The Armory Show in New York has tapped three of today’s leading curators to organize various programming at its upcoming edition, set to take place in September 2023 at the Javits Center.
Eva Respini, the deputy director for curatorial affairs and chief curator at the Institute of Contemporary Art, Boston, will curate the Platform section for large-scale installations and site-specific works. Candice Hopkins, the director and chief curator of Forge Project in Upstate New York, will curate the Focus section for solo- and two-artist presentations. Adrienne Edwards, director of curatorial affairs at the Whitney Museum in New York, will chair the fair’s sixth annual Curatorial Leadership Summit (CLS).
“Each of their individual curatorial practices is phenomenal,” Nicole Berry, the Armory Show’s executive director, told ARTnews. “Each year, we’re looking for curators who will provide an interesting lens to look through, a perspective that’s unique and different. All three of these women have a great working relationship together.”
This year’s programming will again carry a thematic tie-in across all three projects, under the working rubric of historical narratives, ranging from how artist have worked to challenge the canon in Respini’s section to how emerging and established artists have worked to uncover hidden histories for Hopkins’s section. Tying that all together will be the summit lead by Edwards, which Berry said “is still in development, but the idea is that she’s going to respond to the ideas that come out of both those sections. Then those conversations that will happen in the CLS will have a correlation to what’s on view at the fair, as well as addressing issues that are relevant to the broader curatorial practice.”
Respini was the curator of this year’s U.S. Pavilion at the Venice Biennale, which was dedicated to the work of Simone Leigh; Respini is also at work on a Leigh survey that is to open at the ICA Boston in March. Respini’s other curatorial credits include “Art in the Age of the Internet, 1989 to Today” in 2018 and “When Home Won’t Let You Stay: Migration through Contemporary Art” in 2019, as well as solos for Deana Lawson, Firelei Báez, John Akomfrah, and Huma Bhabha.
In an email to ARTnews, Respini said, “Titled Rewriting Histories, the section aims to shed new light on practices that have at one point been considered outside of the historical canon, or challenges the very notion of a canon. It will be exciting to see how these projects interact with their environment to spark conversations among the works in the section and throughout the fair.”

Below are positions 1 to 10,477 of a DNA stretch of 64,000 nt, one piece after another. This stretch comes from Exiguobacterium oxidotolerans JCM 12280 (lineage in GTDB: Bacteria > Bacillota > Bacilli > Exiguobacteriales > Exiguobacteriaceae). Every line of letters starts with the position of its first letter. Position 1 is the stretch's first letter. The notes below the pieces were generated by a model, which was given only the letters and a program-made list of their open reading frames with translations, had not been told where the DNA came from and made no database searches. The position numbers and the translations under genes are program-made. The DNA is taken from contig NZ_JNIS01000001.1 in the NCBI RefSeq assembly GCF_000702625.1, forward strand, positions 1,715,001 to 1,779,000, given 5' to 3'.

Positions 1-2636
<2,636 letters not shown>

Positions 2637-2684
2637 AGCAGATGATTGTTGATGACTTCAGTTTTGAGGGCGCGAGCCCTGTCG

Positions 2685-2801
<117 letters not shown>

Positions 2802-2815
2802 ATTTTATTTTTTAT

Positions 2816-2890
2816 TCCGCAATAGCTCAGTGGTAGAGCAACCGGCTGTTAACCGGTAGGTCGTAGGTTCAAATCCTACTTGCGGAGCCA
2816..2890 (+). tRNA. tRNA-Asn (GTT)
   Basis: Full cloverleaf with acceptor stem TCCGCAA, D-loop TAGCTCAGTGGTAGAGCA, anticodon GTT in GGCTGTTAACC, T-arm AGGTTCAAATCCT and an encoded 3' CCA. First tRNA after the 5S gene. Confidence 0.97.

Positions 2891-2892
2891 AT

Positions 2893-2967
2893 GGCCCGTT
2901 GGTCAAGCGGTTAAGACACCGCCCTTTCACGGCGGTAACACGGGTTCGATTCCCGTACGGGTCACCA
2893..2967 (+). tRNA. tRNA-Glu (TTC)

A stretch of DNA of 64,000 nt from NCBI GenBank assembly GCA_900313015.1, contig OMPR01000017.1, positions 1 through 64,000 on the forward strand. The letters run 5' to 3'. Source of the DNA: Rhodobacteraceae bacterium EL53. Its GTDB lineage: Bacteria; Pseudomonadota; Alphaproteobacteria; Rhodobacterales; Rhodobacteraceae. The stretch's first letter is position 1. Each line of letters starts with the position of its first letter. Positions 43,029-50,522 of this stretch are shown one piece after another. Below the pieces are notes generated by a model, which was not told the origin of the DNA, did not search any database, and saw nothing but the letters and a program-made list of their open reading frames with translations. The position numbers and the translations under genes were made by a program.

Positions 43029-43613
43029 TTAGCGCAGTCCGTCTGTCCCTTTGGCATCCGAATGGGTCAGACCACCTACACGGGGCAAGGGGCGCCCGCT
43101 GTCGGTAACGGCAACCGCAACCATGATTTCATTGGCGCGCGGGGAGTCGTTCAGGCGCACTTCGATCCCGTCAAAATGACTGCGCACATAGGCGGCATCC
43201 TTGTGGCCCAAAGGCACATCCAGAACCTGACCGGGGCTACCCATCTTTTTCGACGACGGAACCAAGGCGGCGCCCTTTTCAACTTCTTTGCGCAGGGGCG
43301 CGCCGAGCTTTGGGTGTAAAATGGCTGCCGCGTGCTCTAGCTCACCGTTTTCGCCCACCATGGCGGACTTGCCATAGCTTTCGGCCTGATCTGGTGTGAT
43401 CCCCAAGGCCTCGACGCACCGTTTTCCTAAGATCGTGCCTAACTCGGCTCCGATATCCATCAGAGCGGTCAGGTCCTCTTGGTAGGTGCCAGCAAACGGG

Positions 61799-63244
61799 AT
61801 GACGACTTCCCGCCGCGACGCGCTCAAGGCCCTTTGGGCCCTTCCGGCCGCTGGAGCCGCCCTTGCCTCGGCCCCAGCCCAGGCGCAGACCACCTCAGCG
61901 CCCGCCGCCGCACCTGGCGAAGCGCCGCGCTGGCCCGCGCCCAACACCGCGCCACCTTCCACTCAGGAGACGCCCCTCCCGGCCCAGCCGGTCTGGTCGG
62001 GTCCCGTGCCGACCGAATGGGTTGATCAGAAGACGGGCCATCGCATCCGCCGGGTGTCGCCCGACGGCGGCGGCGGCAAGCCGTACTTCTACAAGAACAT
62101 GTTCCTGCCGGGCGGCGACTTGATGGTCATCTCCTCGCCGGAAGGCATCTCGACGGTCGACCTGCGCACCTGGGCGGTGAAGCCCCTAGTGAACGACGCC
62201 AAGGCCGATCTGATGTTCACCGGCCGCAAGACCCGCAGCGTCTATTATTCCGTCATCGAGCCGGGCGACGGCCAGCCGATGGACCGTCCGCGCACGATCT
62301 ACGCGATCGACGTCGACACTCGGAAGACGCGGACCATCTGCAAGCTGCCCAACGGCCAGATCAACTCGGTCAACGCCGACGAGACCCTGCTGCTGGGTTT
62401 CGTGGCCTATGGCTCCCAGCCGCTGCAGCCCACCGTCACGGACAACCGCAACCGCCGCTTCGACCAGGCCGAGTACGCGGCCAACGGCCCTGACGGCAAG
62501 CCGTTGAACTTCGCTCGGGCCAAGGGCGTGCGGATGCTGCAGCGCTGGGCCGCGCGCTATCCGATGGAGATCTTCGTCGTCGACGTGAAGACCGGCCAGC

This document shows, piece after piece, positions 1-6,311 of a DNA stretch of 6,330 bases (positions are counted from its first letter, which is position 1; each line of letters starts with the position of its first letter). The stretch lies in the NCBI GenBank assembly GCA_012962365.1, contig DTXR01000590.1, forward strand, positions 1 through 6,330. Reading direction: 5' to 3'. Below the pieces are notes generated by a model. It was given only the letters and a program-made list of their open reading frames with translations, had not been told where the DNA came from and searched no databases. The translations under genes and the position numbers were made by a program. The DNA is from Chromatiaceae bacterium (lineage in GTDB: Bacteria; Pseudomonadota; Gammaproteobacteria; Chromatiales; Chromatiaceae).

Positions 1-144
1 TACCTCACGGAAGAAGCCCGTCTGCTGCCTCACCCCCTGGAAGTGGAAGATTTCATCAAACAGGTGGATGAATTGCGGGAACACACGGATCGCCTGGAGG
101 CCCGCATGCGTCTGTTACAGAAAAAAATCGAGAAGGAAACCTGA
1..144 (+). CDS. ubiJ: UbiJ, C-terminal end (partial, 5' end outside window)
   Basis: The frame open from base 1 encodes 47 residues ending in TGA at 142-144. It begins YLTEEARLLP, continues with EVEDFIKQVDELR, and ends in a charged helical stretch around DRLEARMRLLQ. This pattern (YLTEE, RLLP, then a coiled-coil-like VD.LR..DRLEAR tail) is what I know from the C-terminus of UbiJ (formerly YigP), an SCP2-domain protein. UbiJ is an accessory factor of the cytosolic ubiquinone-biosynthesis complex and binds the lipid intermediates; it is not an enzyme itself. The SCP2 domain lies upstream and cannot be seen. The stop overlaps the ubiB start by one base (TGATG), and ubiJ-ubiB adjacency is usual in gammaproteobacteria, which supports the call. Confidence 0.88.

Prior to joining Forge Project in 2021, Hopkins, a Carcross/Tagish First Nation citizen, was a closely watched independent curator. She was senior curator for the first two editions of the Toronto Biennial of Art, and served on curatorial teams for Documenta 14 in 2017 and the Canadian Pavilion at the 2019 Venice Biennale. Other major exhibitions she has been a co-curator on include “Soundings: An Exhibition in Five Parts” in 2019, “Art for a New Understanding: Native Voices, 1950s to Now” in 2018, “Sakahàn: International Indigenous Art” in 2013, and “Close Encounters: The Next 500 Years” in 2009. Earlier this year, she was awarded the 2022 Leo Award from Independent Curators International.
In an email, Hopkins said, “The 2023 Focus section is an exciting opportunity to explore how artists utilize history as a material to establish new ideas and interesting cultural connections. I look forward to working with The Armory Show on this section that will closely look at artists both emerging and established.”
Edwards was co-curator of this year’s well-received Whitney Biennial, as well as the president of the international jury of the 2022 Venice Biennale. Her other curatorial credits include solo shows for My Barbarian, Dave McKenzie, and Jason Moran, as well as a series of performances by Wu Tsang, boychild, and Fred Moten. She was also part of the team that helped realize David Hammons’ large-scale public artwork Day’s End (2021), across from the Whitney.
In an email, Edwards said, “The Curatorial Leadership Summit brings together leading international curators to engage in important dialogues around contemporary art. This year, we hope to examine the ways in which curators can engage and support artists who remind us that the most compelling art and stories we tell about art are dynamically polyvocal, multivalent, flexible, and necessarily incomplete. With such an understanding, what is then possible from our respective vantage points, understanding our own particular stakes and responsibilities?”
This is the second time that the Armory Show has had a theme across its special programming. At the 2022 edition, the fair tapped curators Carla Acevedo-Yates, Tobias Ostrander, and Mari Carmen Ramirez to gear the Focus, Platform, and CLS programs, respectively, around Latinx and Latin American art.
“We wanted to build on that,” Berry said. “We wanted to pivot based on last year’s success. We’re mixing it up a little but that doesn’t mean we’ve abandoned what we looked at last year. And that’ll be the same moving forward; 2024 might be something really different, but we’ll still be looking at historical narratives.”